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Construction procurement: project initiation and business cases handbook

One of three handbooks that comprise the Client Guide to Construction Projects, The Project Initiation and Business Cases Handbook provides guidance to assist contracting authorities to successfully deliver construction projects and achieve value for money.

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Chapter 7: Risk

1. Introduction
2. Overview
3. Guidance
4. Summary

Introduction

1.1. The Scottish Government Risk Management Guide defines risk as:

"anything that can impede or enhance our ability to meet our current or future objectives ...."

1.2. All projects contain risks that may affect their cost and quality and the time taken to complete them. Risk is present through the whole life of an asset from inception through to deconstruction and must be actively and effectively managed throughout. Analysis allows us to identify risks and opportunities and use both to ensure project success and maximise the potential of the asset.

Overview

2.1. Risk stages. Risk management is the process of identification and assessment of risk and opportunity followed by the production, and implementation, of an action plan to manage it. The Scottish Government Risk Management Guide sets out five key steps to effective risk management:

  • Identify risks
  • Assess risks
  • Address risks
  • Review and report risks
  • Communicating and learning.

2.2. Risk appetite. It is important to understand the risk appetite, that is the levels of risk the organisation is prepared to accept or not accept in delivering its objectives. As stated in the Scottish Public Finance Manual, the concept may be looked at in different ways depending on whether the risk being considered is a threat or an opportunity:

  • When considering threats, the concept of risk appetite embraces the level of exposure which is considered tolerable and justifiable should it be realised. In this sense it is about comparing the cost (financial or otherwise) of constraining the risk with the cost of the exposure should the exposure become a reality and finding an acceptable balance;
  • When considering opportunities, the concept embraces consideration of how much one is prepared to actively put at risk in order to obtain the benefits of the opportunity. In this sense it is about comparing the value (financial or otherwise) of potential benefits with the losses which might be incurred (some losses may be incurred with or without realising the benefits).

Quick Guide 4 of the Scottish Government Risk Management Guide provides further guidance on assessing risk appetite.

2.3. Lifecycle stages. The phases of a built asset, which are set out in Chapter 1, are: Planning - Development - Implementation - Operation - Decommissioning. Operation and Decommissioning, although not normally part of the project period, should still be included for the purposes of the project risk assessment and management. All risks must be identified and managed at the earliest possible point and this will usually mean doing so at the very start of the project period including for the operations and decommissioning phases. Each phase should be assessed and managed for risk individually and as part of the overall lifecycle; this will be an ongoing process throughout the project life and beyond.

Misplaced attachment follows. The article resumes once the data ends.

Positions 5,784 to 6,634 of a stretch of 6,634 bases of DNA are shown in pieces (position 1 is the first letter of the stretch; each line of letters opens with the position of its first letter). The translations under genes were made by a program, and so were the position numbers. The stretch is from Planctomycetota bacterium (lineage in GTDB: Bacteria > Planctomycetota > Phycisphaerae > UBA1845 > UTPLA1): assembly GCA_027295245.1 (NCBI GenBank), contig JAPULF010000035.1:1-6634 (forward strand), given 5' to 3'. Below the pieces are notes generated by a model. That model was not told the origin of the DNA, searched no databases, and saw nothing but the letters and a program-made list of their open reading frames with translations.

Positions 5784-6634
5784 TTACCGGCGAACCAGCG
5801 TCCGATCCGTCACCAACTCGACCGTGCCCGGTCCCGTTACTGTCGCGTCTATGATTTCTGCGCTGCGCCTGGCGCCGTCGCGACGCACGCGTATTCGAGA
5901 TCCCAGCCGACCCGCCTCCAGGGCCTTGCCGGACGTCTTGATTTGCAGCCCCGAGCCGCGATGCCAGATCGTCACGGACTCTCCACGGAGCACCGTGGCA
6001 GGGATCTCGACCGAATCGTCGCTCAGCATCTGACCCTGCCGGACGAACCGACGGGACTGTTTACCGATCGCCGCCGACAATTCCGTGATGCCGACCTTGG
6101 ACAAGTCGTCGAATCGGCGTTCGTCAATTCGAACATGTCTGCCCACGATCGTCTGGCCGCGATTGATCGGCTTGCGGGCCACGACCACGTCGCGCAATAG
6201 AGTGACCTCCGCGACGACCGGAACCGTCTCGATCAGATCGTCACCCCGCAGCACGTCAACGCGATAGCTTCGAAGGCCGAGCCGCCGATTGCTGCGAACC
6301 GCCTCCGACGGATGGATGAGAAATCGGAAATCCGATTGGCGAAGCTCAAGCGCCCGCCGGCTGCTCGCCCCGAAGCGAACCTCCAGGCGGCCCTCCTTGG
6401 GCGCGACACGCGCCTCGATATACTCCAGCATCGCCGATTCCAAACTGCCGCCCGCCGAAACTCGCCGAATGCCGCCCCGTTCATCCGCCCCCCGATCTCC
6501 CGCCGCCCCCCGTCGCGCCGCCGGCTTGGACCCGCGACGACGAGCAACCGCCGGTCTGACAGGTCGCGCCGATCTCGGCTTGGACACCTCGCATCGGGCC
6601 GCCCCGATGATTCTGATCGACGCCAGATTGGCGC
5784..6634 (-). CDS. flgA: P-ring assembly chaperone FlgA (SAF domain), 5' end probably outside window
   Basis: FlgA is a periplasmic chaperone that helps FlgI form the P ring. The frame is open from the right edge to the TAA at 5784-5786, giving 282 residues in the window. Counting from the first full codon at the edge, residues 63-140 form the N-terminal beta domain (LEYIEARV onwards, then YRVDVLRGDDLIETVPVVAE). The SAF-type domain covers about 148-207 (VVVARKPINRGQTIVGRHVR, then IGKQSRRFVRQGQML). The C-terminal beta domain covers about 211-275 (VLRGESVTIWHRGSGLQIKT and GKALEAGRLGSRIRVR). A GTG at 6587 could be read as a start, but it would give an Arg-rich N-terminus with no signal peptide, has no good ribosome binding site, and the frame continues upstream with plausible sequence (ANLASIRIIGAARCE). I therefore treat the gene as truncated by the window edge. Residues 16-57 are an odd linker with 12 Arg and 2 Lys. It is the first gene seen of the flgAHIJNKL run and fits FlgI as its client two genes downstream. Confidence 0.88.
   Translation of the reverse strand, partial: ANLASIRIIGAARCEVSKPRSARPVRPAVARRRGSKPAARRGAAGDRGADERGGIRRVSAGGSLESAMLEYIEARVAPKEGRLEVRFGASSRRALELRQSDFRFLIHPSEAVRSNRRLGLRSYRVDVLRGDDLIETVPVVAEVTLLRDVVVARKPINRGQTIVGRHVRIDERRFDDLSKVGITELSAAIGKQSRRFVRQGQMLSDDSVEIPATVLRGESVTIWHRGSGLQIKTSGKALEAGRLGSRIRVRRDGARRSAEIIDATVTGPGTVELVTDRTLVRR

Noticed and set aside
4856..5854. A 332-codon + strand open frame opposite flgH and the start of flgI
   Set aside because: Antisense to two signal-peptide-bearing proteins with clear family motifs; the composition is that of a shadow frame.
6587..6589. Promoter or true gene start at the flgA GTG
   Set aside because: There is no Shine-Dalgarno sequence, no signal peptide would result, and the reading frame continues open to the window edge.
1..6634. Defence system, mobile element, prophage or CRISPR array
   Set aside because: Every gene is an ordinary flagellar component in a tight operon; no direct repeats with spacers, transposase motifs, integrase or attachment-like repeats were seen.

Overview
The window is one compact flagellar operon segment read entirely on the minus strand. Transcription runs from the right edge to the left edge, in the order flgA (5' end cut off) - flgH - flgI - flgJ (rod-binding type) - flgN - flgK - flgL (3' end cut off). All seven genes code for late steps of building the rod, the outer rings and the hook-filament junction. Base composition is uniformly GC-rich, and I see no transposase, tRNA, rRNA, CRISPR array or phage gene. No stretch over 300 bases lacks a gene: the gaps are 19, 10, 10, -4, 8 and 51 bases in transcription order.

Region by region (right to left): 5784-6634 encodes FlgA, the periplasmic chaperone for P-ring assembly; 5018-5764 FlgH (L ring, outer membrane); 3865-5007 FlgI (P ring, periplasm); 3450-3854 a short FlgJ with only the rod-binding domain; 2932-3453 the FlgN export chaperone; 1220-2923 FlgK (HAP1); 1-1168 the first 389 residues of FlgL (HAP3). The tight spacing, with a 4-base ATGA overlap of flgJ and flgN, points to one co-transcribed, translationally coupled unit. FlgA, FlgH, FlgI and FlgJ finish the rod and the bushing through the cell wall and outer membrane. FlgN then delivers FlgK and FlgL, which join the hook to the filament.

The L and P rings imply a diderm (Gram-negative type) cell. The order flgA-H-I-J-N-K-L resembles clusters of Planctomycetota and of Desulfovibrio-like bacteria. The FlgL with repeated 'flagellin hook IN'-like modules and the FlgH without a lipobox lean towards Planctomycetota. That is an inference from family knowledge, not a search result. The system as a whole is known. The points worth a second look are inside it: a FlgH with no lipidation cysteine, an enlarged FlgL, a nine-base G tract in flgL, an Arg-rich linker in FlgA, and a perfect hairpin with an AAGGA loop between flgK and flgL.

2.4. Risk factors. PESTLES (Political, Economic, Social, technological, Legal, Environmental and Security) provides a useful breakdown of risk areas for assessment.

2.5. Stakeholders. All stakeholders are different and risks will have different impacts on each. For example, a specific factor is likely to impact differently on a political stakeholder than it would on a contractor even though the phase and the circumstances which cause the risk are the same. Similarly, consideration of the political heading for a political stakeholder, for example, will be likely to result in different risks being identified during each of the lifecycle phases.

2.6. Whilst risk can be managed, minimised, shared or accepted, it cannot and must not be ignored. It is unrealistic to expect that systematic risk management will remove all uncertainties, but pro-active risk management which is fully integrated into the day-to day management of the project and the asset can reduce the impact of uncertainties and improve the likelihood of a successful project outcome and asset life cycle management. It must though, be actively managed and reviewed regularly to ensure that the plan remains valid.

Guidance

3.1. As noted above, the Scottish Government Risk Management Guide provides guidance on managing risk generically across any situation, whether in the project setting or in core operations. This guidance is, however, only accessible through Scottish Government intranet pages. For contracting authorities that would benefit from an introduction to the range of considerations which apply in risk management, the HM Treasury Orange Book Management of Risk - Principles and Concepts may be a useful source of guidance.

Summary

4.1. Effective and proactive risk management is essential to the successful delivery of projects, it informs the conduct of all outputs, outcomes and phases of the planning, delivery and operation and must be afforded appropriate resource and priority.

Contact

Email: PropertyandConstruction@gov.scot

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